The former Boy Wonder is all grown up, and his main challengers now are a freakish athlete (DJ) and a trio of players under 25 (Jordan Spieth, Justin Thomas, Jon Rahm) who don’t lack for motivation or confidence. The landscape has changed significantly since McIlroy’s last major victory, in August 2014, and the only way he’ll be able to return to world No. 1 is to produce a sustained period of exceptional golf, like the rest of the game’s elite. (Based on average points, McIlroy, now ranked 11th, is closer to the bottom of the rankings, No. 1928, than to Johnson.)

But after years of near-constant turmoil, McIlroy, 28, finally seems ready to pursue that goal again. He is planning the heaviest workload of his career – as many as 30 events, including seven more starts before the Masters – and appears refreshed and reenergized, perhaps because this year, for the first time in a while, he is playing without distractions.

Not his relationships or his health. Not his equipment or his caddie or his off-course dealings.

Everything in his life is lined up.

Drama tends to follow one of the sport’s most captivating characters, but for now he can just play golf – lots and lots of golf. How liberating.

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Crocker among quartet of Open qualifiers in Singapore

By Will GrayJanuary 21, 2018, 2:20 pm

Former amateur standout Sean Crocker was among four players who qualified for the 147th Open via top-12 finishes this week at the Asian Tour's SMBC Singapore Open as part of the Open Qualifying Series.

Crocker had a strong college career at USC before turning pro late last year. The 21-year-old received an invitation into this event shortly thereafter, and he made the most of his appearance with a T-6 finish to net his first career major championship berth.

There were four spots available to those not otherwise exempt among the top 12 in Singapore, but winner Sergio Garcia and runners-up Shaun Norris and Satoshi Kodaira had already booked their tickets for Carnoustie. That meant that Thailand's Danthai Boonma and Jazz Janewattanond both qualified thanks to T-4 finishes.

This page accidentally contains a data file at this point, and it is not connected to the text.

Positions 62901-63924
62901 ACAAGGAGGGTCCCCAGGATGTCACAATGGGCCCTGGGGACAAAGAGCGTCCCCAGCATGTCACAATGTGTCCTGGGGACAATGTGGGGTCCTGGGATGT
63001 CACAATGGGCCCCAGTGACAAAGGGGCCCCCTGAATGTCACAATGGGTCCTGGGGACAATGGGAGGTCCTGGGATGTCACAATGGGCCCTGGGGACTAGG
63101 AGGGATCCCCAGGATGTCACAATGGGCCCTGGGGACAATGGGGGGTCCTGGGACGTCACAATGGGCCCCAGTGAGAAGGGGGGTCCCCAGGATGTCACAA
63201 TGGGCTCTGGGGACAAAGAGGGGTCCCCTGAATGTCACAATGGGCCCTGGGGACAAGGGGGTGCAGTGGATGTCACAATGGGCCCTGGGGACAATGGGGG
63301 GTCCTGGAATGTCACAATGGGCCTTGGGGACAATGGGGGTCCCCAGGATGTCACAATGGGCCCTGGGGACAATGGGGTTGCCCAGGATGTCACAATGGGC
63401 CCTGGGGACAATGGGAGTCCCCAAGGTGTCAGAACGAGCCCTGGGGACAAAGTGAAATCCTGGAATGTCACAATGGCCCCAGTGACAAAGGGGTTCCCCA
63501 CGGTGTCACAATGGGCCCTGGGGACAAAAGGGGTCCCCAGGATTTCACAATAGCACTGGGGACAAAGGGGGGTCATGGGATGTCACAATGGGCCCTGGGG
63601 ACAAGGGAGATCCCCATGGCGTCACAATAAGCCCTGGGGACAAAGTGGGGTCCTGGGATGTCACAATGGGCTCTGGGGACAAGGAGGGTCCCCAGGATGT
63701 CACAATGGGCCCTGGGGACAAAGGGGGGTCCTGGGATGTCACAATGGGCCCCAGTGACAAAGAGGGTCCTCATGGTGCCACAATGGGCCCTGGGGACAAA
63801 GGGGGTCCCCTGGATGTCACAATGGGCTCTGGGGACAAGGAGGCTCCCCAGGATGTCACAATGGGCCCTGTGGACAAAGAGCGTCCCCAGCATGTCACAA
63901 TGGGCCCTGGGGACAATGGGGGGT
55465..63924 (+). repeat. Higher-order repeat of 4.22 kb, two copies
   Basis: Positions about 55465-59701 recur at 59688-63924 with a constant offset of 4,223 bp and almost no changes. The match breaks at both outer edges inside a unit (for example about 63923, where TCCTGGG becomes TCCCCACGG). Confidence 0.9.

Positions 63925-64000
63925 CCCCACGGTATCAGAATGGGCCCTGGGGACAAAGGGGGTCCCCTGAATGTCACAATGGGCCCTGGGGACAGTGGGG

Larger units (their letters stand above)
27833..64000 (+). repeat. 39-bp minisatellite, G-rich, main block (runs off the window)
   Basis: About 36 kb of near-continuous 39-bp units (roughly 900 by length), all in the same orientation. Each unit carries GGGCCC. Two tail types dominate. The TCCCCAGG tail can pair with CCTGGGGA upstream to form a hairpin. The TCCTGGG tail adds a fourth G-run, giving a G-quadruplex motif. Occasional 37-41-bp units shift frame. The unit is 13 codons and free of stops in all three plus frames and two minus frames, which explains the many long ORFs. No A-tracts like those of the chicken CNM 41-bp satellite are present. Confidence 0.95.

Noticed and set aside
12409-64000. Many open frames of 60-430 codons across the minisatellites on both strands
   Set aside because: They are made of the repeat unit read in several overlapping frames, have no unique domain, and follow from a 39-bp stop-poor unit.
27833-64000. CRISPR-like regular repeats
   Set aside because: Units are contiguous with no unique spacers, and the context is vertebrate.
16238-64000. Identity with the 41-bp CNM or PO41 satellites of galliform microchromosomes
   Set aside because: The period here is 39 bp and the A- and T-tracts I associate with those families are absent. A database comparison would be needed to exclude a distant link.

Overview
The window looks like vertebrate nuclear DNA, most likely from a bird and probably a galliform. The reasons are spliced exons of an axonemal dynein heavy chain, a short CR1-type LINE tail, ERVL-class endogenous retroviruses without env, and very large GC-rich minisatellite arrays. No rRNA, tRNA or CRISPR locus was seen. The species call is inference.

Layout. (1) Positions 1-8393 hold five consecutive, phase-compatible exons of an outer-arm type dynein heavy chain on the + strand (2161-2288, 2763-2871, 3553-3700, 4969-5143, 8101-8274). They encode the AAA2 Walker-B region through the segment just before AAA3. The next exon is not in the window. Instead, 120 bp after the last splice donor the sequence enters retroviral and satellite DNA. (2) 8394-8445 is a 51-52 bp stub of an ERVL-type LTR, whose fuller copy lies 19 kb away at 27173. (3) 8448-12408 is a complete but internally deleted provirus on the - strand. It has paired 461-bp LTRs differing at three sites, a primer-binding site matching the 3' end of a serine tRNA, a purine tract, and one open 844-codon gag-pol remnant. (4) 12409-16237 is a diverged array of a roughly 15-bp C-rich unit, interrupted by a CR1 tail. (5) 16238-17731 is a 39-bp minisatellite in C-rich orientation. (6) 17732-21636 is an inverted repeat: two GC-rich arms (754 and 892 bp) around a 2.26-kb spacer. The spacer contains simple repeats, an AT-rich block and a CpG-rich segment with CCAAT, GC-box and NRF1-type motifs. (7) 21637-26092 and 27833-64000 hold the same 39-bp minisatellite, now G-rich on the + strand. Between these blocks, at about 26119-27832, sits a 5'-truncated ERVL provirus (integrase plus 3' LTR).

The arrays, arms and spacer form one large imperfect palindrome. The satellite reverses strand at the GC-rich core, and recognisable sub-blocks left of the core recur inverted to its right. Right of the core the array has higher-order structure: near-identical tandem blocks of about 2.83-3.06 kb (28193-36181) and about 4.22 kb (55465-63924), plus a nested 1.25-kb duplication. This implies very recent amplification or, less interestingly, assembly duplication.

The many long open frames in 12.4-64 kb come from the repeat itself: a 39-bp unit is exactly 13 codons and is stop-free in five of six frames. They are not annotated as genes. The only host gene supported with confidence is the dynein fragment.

Full-field scores from the Singapore Open


Crocker nabbed the third available qualifying spot, while the final berth went to Australia's Lucas Herbert. Herbert entered the week ranked No. 274 in the world and was the highest-ranked of the three otherwise unqualified players who ended the week in a tie for eighth.

The next event in the Open Qualifying Series will be in Japan at the Mizuno Open in May, when four more spots at Carnoustie will be up for grabs. The 147th Open will be held July 19-22 in Carnoustie, Scotland.

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Got a second? Fisher a bridesmaid again

By Will GrayJanuary 21, 2018, 1:40 pm

Ross Fisher is in the midst of a career resurgence - he just doesn't have the hardware to prove it.

Fisher entered the final round of the Abu Dhabi HSBC Championship with a share of the lead, and as he made the turn he appeared in position to claim his first European Tour victory since March 2014. But he slowed just as Tommy Fleetwood caught fire, and when the final putt fell Fisher ended up alone in second place, two shots behind his fellow Englishman.

It continues a promising trend for Fisher, who at age 37 now has 14 career runner-up finishes and three in his last six starts dating back to October. He was edged by Tyrrell Hatton both at the Italian Open and the Alfred Dunhill Links Championship in the fall, and now has amassed nine worldwide top-10 finishes since March.


Full-field scores from the Abu Dhabi HSBC Championship


Fisher took a big step toward ending his winless drought with an eagle on the par-5 second followed by a pair of birdies, and he stood five shots clear of Fleetwood with only nine holes to go. But while Fleetwood played Nos. 10-15 in 4 under, Fisher played the same stretch in 2 over and was unable to eagle the closing hole to force a playoff.

While Fisher remains in search of an elusive trophy, his world ranking has benefited from his recent play. The veteran was ranked outside the top 100 in the world as recently as September 2016, but his Abu Dhabi runner-up result is expected to move him inside the top 30 when the new rankings are published.